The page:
BEIRUT: Progressive Socialist Party leader MP Walid Jumblatt said in remarks published Thursday that suspending the electoral deadlines by Parliament was “unconstitutional.”
“The concept of suspending deadlines is unconstitutional because the 1960 law is still in effect,” Jumblatt, who spoke to As-Safir newspaper said, referring to the elections law used in the 2009 polls.
Parliament approved Wednesday a draft law to suspend deadlines applicable under the 1960 electoral law until May 19.
President Michel Sleiman has said that he will sign the draft law passed by Parliament, creating time for agreement to be reached on a new law adopting proportional representation.
Lawmakers from Jumblatt’s PSP did not attend Wednesday’s Parliament session, which was held two days after extensive meetings by Parliament’s secretariat.
The PSP argues that a suspension of deadlines would annul the 1960 law without an alternative to replace it.
“The National Struggle Front boycotted [Wednesday’s] parliamentary session to preserve constitutional principles,” said Jumblatt.
He also warned that the Parliament decision could pave the way for the extension of the term of the 128-member body or the ratification of the controversial Orthodox Gathering electoral law.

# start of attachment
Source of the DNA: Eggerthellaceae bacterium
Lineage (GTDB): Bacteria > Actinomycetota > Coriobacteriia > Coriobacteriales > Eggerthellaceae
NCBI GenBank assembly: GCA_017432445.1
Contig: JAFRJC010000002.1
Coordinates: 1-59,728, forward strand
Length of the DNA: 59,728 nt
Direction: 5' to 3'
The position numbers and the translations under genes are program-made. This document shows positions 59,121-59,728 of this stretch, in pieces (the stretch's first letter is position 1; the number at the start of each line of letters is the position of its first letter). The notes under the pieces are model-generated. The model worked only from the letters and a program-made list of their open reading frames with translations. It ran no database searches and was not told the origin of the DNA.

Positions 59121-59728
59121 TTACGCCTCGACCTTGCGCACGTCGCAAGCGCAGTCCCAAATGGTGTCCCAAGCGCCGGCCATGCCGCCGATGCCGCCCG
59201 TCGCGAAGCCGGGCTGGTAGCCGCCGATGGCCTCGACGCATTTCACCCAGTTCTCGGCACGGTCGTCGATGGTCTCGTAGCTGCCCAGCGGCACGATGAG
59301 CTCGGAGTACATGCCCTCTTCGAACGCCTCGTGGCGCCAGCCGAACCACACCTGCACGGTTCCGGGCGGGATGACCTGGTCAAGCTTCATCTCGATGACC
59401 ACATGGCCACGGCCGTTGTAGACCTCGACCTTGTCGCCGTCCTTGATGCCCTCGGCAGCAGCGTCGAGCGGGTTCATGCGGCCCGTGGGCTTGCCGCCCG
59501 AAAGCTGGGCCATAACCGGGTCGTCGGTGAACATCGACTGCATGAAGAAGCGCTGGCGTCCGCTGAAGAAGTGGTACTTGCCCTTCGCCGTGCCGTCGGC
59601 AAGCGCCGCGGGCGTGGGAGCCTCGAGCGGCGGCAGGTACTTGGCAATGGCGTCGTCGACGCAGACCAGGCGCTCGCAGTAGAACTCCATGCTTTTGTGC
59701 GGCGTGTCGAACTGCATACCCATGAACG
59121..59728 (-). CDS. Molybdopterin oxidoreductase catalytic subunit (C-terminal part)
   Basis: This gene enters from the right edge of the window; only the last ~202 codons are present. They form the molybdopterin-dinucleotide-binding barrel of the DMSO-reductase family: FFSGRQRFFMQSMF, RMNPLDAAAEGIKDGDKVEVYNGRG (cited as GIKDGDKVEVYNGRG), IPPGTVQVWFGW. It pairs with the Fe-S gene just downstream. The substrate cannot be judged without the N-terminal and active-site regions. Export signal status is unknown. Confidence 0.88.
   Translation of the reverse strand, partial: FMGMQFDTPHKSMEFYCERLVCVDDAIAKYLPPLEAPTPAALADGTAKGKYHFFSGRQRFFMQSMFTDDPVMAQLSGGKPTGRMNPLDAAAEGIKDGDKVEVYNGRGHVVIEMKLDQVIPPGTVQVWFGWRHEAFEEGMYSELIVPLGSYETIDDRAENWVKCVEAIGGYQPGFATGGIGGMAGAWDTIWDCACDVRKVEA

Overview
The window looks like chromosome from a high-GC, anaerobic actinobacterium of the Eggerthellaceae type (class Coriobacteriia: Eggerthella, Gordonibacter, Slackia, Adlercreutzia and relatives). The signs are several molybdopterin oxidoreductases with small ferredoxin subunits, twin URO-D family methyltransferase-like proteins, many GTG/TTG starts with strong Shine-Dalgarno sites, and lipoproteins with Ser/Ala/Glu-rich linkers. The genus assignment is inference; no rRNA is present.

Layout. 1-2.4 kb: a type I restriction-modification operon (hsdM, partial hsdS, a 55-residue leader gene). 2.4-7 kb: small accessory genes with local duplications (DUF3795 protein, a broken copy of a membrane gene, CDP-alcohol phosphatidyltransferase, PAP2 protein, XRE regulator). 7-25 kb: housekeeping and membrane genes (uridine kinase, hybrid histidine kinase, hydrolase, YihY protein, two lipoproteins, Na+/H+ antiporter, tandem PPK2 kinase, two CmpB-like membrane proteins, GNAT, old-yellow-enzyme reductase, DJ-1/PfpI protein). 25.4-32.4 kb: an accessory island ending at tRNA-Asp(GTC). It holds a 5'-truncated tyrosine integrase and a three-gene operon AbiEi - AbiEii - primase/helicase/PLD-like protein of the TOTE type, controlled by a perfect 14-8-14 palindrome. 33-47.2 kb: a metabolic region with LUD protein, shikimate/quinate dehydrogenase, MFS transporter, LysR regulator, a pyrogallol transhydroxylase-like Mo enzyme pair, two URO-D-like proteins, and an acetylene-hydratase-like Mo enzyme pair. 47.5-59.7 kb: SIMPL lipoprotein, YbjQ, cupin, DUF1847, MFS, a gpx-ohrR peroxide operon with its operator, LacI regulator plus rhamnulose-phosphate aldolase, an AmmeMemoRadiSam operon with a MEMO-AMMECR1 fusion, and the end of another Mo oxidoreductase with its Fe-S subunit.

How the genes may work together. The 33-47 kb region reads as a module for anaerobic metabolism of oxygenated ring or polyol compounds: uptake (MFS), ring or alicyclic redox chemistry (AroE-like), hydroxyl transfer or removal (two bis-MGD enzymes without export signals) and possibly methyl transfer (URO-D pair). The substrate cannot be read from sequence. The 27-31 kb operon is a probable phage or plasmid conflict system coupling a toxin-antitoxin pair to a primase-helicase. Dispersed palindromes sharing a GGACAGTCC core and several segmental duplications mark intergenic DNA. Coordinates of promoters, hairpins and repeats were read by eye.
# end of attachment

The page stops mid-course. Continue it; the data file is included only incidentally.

“The most important thing for me is the preserve the relationship with [Speaker] Nabih Berri, whether we have the similar or different views,” he added.
During the session Wednesday, Berri said the passing of the draft law would provide time for him “to achieve consensus on an electoral law.”
The speaker assured lawmakers that suspending the deadlines was not a move to annul the law or extend Parliament’s term, which expires on June 20.
In separate remarks published by An-Nahar newspaper, Jumblatt also criticized the Future Movement’s approval in Parliament of suspending the electoral deadlines.
“The mistake of those who pretend to be clever is worth a thousand mistakes,” said Jumblatt, commenting on the Future Movement stance over the recent Parliament decision.
In remarks later to Al-Jadeed television Thursday, Future bloc MP Ahmad Fatfat downplayed the importance of the dispute with Jumblatt and described it as a “minor” one.
“We consider Jumblatt an ally and the dispute yesterday was very minor,” said Fatfat.